OK, I've figured it out. The general idea was to copy the new parts of the database to the old one, thus having a fully working database. Throughout I refer to the "old" photos/database as the one that worked before removing the storage, and the "new" photos/database as the ones that work after a certain date (which probably has a different storage location, or were added after photos were deleted) but where the "old" photos don't work properly. Hopefully this makes sense. :)
For this to work, you need to have already made backups of the Shotwell database. So I'm assuming you know a little about where that is stored.
Make backups of everything! I'm not kidding, there are no guarantees this will work.
The first step is to install sqliteman
sudo apt-get install sqliteman
After that, open your back-up Shotwell database using Sqliteman. Then enter this into the input box:
SELECT id, filename, flags FROM phototable;
Press F9 to run the command. You should see references to all of your photos appear in the scroll box. Scroll to the bottom, and verify that the last photo has a "flags" field of "0". This indicates that the file is present and working the last time Shotwell ran.
Make a note of the last ID value. Let's call it "phototable_max".
Now, delete the previous command and run this one:
SELECT id, filepath, flags FROM backingphototable;
This shows you all of the edits you have made. Again, make note of the last ID value. Call it "backingphototable_max".
Again delete the command and run this:
SELECT id, name FROM eventtable;
You will see the list of events. Once again, note the last value. This one is "eventtable_max".
This is getting a little repetitive, but now delete the command and run this:
SELECT id, name FROM tagtable;
Note the highest value. "tagtable_max".
OK, so now we have the ID numbers that worked in Shotwell before we broke it. After this point I'm assuming that the database works - i.e. after the point you made the backup all of the photos were not marked as missing.
Now to copy the new database into the old one.
Definitely make several backups of your backups. There is a fair chance you will mess this up. You don't want to lose your Shotwell database forever.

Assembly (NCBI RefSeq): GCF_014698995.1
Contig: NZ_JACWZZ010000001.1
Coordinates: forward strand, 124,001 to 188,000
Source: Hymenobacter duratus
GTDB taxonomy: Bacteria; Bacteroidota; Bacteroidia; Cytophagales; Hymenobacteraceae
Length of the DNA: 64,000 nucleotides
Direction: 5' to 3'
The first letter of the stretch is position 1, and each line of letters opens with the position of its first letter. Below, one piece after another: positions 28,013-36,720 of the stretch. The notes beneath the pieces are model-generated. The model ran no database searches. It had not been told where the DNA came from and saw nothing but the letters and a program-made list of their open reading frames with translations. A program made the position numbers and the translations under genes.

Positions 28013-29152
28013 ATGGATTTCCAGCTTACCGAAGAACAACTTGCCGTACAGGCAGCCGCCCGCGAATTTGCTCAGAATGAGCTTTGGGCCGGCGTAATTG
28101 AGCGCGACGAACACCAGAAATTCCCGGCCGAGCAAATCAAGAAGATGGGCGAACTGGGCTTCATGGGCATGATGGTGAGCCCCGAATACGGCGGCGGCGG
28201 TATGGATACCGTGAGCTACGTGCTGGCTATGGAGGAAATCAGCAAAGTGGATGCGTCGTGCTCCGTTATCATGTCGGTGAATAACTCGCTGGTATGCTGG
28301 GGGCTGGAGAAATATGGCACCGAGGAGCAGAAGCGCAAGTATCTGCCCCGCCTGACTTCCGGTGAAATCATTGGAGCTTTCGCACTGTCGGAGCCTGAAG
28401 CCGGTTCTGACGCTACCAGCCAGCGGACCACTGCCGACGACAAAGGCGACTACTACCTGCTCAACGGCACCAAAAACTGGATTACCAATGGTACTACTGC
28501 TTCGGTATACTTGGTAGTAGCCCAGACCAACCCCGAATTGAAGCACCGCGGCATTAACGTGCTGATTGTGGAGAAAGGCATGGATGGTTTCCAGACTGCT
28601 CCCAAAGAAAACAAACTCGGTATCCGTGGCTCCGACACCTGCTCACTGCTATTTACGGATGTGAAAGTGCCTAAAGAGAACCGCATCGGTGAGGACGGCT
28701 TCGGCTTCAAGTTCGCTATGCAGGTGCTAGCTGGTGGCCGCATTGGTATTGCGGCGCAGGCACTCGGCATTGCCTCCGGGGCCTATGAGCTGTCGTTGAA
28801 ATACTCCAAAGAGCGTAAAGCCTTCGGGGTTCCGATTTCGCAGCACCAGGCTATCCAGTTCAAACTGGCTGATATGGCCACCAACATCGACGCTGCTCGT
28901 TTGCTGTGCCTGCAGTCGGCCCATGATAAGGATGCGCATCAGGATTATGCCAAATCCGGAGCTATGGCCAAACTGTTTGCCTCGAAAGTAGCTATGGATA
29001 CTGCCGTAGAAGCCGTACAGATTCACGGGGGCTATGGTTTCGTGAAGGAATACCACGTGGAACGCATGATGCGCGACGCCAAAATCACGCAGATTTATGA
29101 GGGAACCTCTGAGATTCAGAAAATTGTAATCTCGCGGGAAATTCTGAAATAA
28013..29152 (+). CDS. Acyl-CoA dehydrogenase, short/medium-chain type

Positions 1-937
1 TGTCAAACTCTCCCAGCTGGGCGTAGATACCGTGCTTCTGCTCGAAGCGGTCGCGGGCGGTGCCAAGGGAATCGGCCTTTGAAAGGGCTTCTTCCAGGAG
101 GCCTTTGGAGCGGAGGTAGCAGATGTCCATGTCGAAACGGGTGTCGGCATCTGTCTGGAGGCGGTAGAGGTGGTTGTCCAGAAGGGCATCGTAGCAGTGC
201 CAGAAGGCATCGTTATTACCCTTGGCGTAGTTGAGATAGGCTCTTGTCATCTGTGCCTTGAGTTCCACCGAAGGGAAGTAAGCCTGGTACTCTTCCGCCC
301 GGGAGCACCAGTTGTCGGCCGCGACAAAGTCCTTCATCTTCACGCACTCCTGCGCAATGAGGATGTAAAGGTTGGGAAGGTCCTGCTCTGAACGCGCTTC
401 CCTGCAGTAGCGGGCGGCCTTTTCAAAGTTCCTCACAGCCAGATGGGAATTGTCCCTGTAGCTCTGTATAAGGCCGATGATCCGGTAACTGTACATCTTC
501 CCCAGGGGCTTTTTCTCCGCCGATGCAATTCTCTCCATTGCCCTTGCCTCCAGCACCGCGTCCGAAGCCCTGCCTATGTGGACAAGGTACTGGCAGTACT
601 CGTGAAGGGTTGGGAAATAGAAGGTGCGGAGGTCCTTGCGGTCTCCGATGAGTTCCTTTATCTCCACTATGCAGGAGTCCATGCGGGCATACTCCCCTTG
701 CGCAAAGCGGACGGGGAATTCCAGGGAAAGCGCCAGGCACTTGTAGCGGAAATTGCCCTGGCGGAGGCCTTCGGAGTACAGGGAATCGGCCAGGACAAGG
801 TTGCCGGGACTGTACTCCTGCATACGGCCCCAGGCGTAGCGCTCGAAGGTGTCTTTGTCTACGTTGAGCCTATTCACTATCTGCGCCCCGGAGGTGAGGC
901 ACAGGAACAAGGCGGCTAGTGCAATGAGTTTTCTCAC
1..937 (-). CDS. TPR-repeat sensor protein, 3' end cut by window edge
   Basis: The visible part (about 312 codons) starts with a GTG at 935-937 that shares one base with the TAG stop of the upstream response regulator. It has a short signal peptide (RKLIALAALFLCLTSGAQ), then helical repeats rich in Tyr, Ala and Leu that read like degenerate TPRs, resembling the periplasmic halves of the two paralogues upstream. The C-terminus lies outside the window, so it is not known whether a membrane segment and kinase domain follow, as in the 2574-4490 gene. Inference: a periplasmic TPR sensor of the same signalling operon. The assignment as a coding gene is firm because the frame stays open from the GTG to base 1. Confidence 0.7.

OK, close Sqliteman. It's time for some CLI work. Here I am assuming that your old shotwell database is located at "~/.local/share/shotwell-old/data/photo.db" and the new one at "~/.local/share/shotwell-new/data/photo.db"
Now you will have an SQLite prompt. Into this, enter:
ATTACH "/home/sean/.local/share/shotwell-new/data/photo.db" AS new;
Don't forget the ; and obviously replace "sean" with your username. And yes, you have to use the full path.
Now we can just do these commands, and you're all done! You have to replace the _max values with the ones you noted earlier.
INSERT INTO phototable SELECT * FROM new.phototable WHERE new.phototable.id > phototable_max;
INSERT INTO backingphototable SELECT * FROM new.backingphototable WHERE new.backingphototable.id > backingphototable_max;
INSERT INTO eventtable SELECT * FROM new.eventtable WHERE new.eventtable.id > eventtable_max;
INSERT INTO tagtable SELECT * FROM new.tagtable WHERE new.tagtable.id > tagtable_max;
DELETE FROM videotable;
INSERT INTO videotable SELECT * FROM new.videotable;
What we are doing here is copying across all of the newer values into the old working database from the working part of the new database. The last two lines delete and then copy the videotable, which sorts itself out just fine when restoring missing files.
Then press Ctrl+D to close the sqlite3 interpreter.
You can now move the photo.db file to the Shotwell location, at "~/.local/share/shotwell/data/photo.db" and open Shotwell and it should all work! Make sure you have your hard drive or external storage connected this time.
I found Shotwell ran a little slowly once I first opened it, but it did eventually re-cache everything and got going again.
Also, note that I think because of how we copied the tags table and existing tags applied to new photos would have been lost. Any new tags should survive though, and likewise all old tags on old photos would survive too. This is because of the strange way Shotwell stores tag information - each tag record in the database stores which photos it tags.